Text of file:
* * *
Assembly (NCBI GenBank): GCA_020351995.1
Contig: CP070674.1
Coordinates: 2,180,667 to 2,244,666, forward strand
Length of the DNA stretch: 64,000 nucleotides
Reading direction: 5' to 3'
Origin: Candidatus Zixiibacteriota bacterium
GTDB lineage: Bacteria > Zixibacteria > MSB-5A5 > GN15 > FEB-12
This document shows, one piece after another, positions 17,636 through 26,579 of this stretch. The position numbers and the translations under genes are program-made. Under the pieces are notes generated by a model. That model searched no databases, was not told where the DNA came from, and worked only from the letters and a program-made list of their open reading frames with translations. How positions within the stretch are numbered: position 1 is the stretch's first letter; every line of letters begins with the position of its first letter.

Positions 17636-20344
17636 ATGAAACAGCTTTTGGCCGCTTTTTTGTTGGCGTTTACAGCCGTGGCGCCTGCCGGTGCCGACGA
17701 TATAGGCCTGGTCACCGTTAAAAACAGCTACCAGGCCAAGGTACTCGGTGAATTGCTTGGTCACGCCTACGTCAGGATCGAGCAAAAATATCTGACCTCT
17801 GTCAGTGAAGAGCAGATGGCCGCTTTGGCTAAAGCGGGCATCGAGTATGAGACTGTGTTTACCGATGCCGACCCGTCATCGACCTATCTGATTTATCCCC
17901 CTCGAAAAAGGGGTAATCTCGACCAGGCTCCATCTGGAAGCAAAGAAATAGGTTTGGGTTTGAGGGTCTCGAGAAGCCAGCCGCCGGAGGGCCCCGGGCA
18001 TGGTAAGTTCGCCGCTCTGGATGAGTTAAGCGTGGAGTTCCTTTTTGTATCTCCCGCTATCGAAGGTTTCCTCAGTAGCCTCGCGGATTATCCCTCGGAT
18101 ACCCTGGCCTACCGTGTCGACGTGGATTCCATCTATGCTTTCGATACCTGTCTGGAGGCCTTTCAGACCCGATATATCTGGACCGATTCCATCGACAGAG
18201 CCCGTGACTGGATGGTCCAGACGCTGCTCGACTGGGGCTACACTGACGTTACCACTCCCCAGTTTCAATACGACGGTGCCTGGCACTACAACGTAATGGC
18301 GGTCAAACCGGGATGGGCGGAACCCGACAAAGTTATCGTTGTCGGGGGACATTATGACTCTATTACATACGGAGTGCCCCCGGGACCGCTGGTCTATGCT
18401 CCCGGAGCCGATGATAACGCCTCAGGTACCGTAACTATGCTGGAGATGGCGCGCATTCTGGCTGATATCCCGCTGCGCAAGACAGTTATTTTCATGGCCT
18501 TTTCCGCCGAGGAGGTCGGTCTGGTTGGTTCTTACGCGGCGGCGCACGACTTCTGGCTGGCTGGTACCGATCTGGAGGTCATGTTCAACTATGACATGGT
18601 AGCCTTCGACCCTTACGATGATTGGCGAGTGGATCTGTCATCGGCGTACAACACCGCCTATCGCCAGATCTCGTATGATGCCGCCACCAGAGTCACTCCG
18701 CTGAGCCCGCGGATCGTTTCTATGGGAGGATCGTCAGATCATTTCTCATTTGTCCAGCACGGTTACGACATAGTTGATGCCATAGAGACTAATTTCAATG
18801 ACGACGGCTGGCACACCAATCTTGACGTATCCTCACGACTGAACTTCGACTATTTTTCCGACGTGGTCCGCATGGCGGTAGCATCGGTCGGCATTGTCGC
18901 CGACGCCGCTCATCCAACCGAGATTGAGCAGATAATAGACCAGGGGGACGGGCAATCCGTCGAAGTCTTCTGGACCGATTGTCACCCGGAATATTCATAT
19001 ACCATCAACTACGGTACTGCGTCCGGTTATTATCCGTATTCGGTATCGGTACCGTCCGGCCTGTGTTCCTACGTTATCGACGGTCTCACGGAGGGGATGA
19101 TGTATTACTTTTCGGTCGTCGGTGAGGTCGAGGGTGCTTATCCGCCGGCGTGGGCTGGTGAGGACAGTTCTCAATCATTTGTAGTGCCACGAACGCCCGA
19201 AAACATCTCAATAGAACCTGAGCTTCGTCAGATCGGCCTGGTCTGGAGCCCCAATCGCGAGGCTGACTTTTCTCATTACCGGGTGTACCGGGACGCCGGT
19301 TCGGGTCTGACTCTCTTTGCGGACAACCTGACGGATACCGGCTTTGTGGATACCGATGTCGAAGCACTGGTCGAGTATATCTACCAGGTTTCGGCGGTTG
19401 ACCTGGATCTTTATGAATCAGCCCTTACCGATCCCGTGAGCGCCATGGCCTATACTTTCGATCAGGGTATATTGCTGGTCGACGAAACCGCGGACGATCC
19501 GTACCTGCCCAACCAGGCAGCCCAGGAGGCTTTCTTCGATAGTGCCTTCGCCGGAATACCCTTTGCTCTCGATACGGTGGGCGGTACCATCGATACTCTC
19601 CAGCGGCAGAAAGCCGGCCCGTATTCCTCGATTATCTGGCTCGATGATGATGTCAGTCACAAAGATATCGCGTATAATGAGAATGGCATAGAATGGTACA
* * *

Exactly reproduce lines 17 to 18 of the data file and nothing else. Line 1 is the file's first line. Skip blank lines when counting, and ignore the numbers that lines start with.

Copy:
18301 GGTCAAACCGGGATGGGCGGAACCCGACAAAGTTATCGTTGTCGGGGGACATTATGACTCTATTACATACGGAGTGCCCCCGGGACCGCTGGTCTATGCT
18401 CCCGGAGCCGATGATAACGCCTCAGGTACCGTAACTATGCTGGAGATGGCGCGCATTCTGGCTGATATCCCGCTGCGCAAGACAGTTATTTTCATGGCCT